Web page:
The Leaders’ Declaration radiates the spirit of multilateral cooperation, praised Chancellor Angela Merkel on Sunday, after the online G20 summit. "And I believe that is very important at this time," she declared at a joint press conference with Federal Finance Minister Olaf Scholz. Because of the pandemic, the meeting of heads of state and government took the form of a video conference.
The pandemic, and the worldwide recession it has caused ,were the focus of the two-day meeting. COVID-19 is a global challenge that can only be tackled together, stressed Angela Merkel. Charles Michel, President of the European Council, proposed an International Treaty on Pandemics to frame "the lessons we have learned from what we are currently experiencing". The Chancellor expressed her support for this proposal.
Hope of vaccines
"Happily there is now hope that vaccines will be available," continued Angela Merkel. The fair distribution of vaccines is thus a very real issue. It is not only important to ensure vaccine for Europe, she declared. "It is important for every country in the world." Angela Merkel underlined the importance of the COVAX initiative for global equitable access to COVID-19 vaccines. Germany has already made a financial contribution, but funding still falls "far short" of what is needed. On Saturday, in a to the summit, the Chancellor called on the G20 to step up support for COVAX.
Climate, sustainability – the focuses were different from those of other summits
"It was interesting to see how, compared to other summits in the past, almost everybody, wherever they come from, raised and stressed the importance of the environment, sustainability, and living in harmony with nature rather than basing our lives on the ruthless exploitation of natural resources - whether the specific topic was climate action, coral reefs or biodiversity," said the Chancellor.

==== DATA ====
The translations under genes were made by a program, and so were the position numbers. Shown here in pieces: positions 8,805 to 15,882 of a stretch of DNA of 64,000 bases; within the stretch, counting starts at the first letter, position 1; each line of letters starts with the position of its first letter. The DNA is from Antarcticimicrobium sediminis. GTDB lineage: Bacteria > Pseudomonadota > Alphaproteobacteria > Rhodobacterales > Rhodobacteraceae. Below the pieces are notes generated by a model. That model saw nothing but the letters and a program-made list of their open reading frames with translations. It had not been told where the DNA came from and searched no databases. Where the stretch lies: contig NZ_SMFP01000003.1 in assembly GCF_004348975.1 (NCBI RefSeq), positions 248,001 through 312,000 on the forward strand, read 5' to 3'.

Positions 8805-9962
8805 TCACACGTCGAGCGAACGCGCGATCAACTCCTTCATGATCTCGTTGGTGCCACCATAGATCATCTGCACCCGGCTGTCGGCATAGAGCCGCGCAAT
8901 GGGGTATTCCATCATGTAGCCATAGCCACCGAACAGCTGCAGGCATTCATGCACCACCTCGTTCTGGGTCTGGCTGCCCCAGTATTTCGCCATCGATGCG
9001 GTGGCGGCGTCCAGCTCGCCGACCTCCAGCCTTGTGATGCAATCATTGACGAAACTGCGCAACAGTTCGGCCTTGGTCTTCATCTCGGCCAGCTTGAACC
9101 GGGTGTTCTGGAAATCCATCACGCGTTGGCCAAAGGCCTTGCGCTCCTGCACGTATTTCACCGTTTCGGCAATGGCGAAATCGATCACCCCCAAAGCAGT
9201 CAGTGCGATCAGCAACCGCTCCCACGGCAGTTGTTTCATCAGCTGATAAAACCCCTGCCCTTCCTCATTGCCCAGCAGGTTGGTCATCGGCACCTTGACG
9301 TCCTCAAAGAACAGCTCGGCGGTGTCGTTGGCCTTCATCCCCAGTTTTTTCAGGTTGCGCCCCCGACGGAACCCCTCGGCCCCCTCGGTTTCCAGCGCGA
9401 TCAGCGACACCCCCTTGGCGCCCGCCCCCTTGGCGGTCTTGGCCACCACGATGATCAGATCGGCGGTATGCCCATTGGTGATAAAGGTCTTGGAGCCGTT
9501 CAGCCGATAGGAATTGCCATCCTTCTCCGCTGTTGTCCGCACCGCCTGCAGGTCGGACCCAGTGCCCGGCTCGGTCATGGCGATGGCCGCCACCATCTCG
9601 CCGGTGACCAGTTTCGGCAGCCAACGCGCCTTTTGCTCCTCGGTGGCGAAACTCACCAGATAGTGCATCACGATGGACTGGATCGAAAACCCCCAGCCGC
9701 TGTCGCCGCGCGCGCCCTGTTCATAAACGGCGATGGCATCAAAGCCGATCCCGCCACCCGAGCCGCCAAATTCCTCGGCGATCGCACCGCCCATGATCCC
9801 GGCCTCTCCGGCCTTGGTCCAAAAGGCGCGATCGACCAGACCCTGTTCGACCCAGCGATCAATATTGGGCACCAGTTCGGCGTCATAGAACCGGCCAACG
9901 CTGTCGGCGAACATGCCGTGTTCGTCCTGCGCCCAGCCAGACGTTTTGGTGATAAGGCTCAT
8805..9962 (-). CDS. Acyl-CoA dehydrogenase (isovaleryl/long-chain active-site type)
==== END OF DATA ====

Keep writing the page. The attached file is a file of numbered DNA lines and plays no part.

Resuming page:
Climate action was one of the main topics addressed at the summit. With the exception of the USA, all G20 states have committed to pursuing the objectives laid out in the Paris Agreement on climate change, said Angela Merkel. "We will be working to make progress towards achieving these commitments in Europe too."
Strengthening the economy, fighting the rise in poverty
At the summit, the impact of the COVID-19 pandemic on the economy was made very clear. This is reflected in the Leaders’ Declaration, said Angela Merkel. "It is the first time in many years that we have seen poverty rise again in the world." Rigorous action is called for to reverse this trend, she declared.
Federal Finance Minister Olaf Scholz praised the "coordinated action" of G20 states during the pandemic. Governments have "mobilised enormous sums of money to shore up employment and save jobs during the crisis". It is also good to see that a tool like short-time work "which began in Germany has now played an important part in many countries," said the Federal Finance Minister.
What is the G20?
The "Group of 20", G20 for short, brings together the world’s most important industrialised nations and emerging economies. They meet regularly to discuss global issues. Together the G20 account for over 85 per cent of global economic output, three quarters of world trade and about two thirds of the world’s population. The rotating Presidency is held by each nation in turn for a 12-month period. This year Saudi Arabia holds the Presidency.
Who belongs to the G20?
The G20 states are the USA, China, Japan, Germany, France, Brazil, the United Kingdom, Italy, Russia, Canada, India, Australia, Mexico, South Korea, Indonesia, Turkey, Saudi Arabia, Argentina and South Africa. The European Union also belongs to the G20 and represents all other EU member states. Spain is a permanent guest.